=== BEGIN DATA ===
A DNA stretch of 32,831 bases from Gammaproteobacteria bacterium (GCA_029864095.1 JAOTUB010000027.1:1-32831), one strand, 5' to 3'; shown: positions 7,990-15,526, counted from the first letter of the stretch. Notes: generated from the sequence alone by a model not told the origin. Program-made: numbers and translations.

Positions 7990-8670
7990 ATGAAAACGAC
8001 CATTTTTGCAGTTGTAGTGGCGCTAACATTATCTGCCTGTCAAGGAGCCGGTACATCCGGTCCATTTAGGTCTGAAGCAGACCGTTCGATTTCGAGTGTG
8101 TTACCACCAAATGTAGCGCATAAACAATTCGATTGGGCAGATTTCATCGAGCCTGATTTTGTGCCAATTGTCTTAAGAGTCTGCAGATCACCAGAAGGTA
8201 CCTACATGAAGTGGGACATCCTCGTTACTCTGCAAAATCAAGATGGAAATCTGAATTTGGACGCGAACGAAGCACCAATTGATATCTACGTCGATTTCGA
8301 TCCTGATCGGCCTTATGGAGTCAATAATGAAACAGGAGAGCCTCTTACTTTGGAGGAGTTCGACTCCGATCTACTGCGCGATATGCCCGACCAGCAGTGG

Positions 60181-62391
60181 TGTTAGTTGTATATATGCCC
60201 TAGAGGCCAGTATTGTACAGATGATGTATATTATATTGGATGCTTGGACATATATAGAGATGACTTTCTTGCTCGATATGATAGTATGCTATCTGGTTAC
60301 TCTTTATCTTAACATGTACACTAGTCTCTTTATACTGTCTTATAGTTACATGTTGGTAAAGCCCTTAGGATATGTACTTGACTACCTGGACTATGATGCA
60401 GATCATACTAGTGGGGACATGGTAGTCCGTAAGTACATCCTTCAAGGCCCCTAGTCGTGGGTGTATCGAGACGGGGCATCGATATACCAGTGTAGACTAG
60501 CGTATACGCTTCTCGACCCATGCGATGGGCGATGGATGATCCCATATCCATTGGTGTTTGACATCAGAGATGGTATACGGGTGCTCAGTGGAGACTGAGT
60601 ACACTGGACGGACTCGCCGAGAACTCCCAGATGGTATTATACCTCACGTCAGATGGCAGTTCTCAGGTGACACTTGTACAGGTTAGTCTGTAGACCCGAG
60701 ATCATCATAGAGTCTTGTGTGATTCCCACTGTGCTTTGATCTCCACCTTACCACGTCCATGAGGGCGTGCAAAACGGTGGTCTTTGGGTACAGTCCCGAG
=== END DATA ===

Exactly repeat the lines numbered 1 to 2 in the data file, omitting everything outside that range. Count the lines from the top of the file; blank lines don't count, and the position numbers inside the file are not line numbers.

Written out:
A DNA stretch of 32,831 bases from Gammaproteobacteria bacterium (GCA_029864095.1 JAOTUB010000027.1:1-32831), one strand, 5' to 3'; shown: positions 7,990-15,526, counted from the first letter of the stretch. Notes: generated from the sequence alone by a model not told the origin. Program-made: numbers and translations.

Positions 7990-8670